Speed, thrills and the potential glory of hoisting a trophy aren’t the only things at stake when it comes to auto racing. This is especially true on the Sunday of Memorial Day Weekend, which is the most valuable day of the year in global motorsports, featuring marquee events from Formula One, INDYCAR and NASCAR. In fact, sponsors appearing in the Monaco Grand Prix, Indianapolis 500 and Coca-Cola 600 stand to garner more than $300 million in exposure on just one day.
When it comes to motorsports, TV plays an important role in winning that exposure. But recent research conducted by Nielsen Sports—using an omnichannel approach to sponsorship measurement that takes into account live event broadcasts, highlight shows and social media activity—found that social media is also helping them reach the finish line strong. Based on Social24 sponsorship measurement this season, sponsors in Formula One and NASCAR are experiencing 2%-5% of incremental value added to their television exposure from social media. And some brands with aggressive social media campaigns tied to motorsports have experienced nearly a 50% valuation boost from social activation beyond their TV exposure.
“We are evolving how we measure the value of sponsorship to reflect how fans are consuming sports. Live television still dominates, and the lift of sponsorship exposure through social media is in a nascent stage; however, we expect those values to grow as brands and rights holders work together to maximize digital and social opportunities,” said Peter Laatz, executive vice president, Nielsen Sports North America.
In 2016, the Indianapolis 500, Coca-Cola 600 and Monaco Grand Prix generated more than 230,000 Tweets in the U.S. on race day. The 100th running of the Indianapolis 500 was the top social sports program of the day.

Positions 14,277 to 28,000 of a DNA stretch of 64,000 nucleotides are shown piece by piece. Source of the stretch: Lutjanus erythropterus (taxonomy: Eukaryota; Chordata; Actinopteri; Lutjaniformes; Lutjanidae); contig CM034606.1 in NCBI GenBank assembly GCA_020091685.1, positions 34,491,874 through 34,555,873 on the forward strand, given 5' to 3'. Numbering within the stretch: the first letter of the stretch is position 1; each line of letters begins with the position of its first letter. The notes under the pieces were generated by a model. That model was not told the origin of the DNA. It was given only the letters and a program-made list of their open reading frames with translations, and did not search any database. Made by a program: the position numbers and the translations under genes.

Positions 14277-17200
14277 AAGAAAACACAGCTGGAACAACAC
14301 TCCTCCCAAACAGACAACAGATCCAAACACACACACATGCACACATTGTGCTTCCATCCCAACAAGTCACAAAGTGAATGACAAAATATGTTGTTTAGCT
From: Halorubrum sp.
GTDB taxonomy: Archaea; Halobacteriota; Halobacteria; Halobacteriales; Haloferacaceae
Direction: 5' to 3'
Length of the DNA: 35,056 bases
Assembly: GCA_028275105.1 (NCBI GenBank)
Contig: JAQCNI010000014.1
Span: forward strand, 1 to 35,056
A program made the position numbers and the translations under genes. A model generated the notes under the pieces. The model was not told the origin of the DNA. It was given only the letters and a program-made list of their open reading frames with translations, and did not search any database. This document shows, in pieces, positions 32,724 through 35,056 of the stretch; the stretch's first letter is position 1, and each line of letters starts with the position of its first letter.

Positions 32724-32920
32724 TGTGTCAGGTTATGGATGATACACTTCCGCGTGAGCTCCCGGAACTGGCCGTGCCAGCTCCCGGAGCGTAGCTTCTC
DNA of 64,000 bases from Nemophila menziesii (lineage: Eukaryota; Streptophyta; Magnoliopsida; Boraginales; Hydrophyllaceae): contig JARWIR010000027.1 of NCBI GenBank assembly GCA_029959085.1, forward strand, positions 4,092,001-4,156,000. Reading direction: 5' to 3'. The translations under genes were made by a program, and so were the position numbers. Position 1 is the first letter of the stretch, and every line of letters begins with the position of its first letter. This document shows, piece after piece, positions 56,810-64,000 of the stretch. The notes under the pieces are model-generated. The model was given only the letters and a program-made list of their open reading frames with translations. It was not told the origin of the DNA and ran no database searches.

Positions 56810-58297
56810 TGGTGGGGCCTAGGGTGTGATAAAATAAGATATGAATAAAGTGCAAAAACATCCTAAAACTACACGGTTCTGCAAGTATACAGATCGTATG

Through U.S. television alone, the Indianapolis 500 drove more than $45 million in media value last year across 289 unique brand iterations. It was the most valuable race of the INDYCAR season, with Indianapolis 500 viewership nearly four times higher than the season average.
The Cola-Cola 600 was the third-most valuable race of the 2016 NASCAR season by QI Media Value, behind the DAYTONA 500 and the GEICO 500 at Talladega. A combination of 286 unique brands received TV exposure in the U.S. market, generating more than $51 million.
With a wide global audience, the Monaco Grand Prix is the most valuable race of the day for sponsors. Nielsen Sports tracks Formula One programming in over 60 markets around the world, and last year sponsors received more than $191 million in television exposure through the live race broadcasts and highlight shows associated with the Monaco Grand Prix.
While an avid auto racing fan could conceivably “do the double” or “do the triple” and consume more than nine hours of live auto racing action, it is rare for someone to watch all three events.
A Nielsen study shows the three races combined on May 29, 2016, reached a total of 23 million U.S. viewers with 18% watching both Indianapolis 500 and Coca-Cola 600 coverage (not the Monaco Grand Prix). However, 2% watched at least part of all three races.
“Dynamic shifts are underway in all three of these motorsports series to drive fan interest and engagement. The absence of heavy audience overlap presents an opportunity for cross-promoting events and for sponsors to reach new consumers by activating in multiple racing leagues,” said Laatz.
While no NASCAR or INDYCAR driver will be trying to compete in both U.S.-based events, the Indianapolis 500 is getting a lot of global attention, including media credential requests from more than 15 different countries, with two-time Formula One world champion Fernando Alonso electing to compete in the Indianapolis 500 over the Monaco Grand Prix this year. Alonso is among the most popular personalities in global motorsports and has over 5.7 million followers on social media.
Formula One starts out the annual most valuable day for motorsports on Sunday, May 28 with the Monaco Grand Prix at 7:30 a.m. ET, followed by INDYCAR’s Indianapolis 500 at 11:00 a.m. and NASCAR’s Coca-Cola 600 at 6 p.m.
Insights from this report were derived from;